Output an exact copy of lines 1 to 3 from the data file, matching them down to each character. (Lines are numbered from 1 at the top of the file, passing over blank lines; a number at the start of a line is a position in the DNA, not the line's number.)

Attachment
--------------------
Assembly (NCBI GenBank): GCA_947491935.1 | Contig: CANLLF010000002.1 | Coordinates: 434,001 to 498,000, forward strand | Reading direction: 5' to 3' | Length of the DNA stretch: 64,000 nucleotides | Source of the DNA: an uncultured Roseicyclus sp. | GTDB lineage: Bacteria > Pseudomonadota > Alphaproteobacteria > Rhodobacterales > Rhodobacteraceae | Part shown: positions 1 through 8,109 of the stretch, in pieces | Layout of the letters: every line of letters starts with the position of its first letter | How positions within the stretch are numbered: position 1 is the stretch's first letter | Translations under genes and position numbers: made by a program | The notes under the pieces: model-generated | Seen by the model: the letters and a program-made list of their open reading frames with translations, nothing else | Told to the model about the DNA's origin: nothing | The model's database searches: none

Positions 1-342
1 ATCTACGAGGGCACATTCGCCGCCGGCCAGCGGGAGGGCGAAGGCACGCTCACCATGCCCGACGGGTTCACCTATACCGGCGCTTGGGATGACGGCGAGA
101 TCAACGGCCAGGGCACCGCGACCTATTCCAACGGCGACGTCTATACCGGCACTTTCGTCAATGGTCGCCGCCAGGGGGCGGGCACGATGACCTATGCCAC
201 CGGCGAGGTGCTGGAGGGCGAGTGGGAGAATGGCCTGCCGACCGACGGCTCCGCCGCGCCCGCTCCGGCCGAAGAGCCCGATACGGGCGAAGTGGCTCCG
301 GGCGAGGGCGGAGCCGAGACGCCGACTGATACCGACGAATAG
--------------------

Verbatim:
Assembly (NCBI GenBank): GCA_947491935.1 | Contig: CANLLF010000002.1 | Coordinates: 434,001 to 498,000, forward strand | Reading direction: 5' to 3' | Length of the DNA stretch: 64,000 nucleotides | Source of the DNA: an uncultured Roseicyclus sp. | GTDB lineage: Bacteria > Pseudomonadota > Alphaproteobacteria > Rhodobacterales > Rhodobacteraceae | Part shown: positions 1 through 8,109 of the stretch, in pieces | Layout of the letters: every line of letters starts with the position of its first letter | How positions within the stretch are numbered: position 1 is the stretch's first letter | Translations under genes and position numbers: made by a program | The notes under the pieces: model-generated | Seen by the model: the letters and a program-made list of their open reading frames with translations, nothing else | Told to the model about the DNA's origin: nothing | The model's database searches: none

Positions 1-342
1 ATCTACGAGGGCACATTCGCCGCCGGCCAGCGGGAGGGCGAAGGCACGCTCACCATGCCCGACGGGTTCACCTATACCGGCGCTTGGGATGACGGCGAGA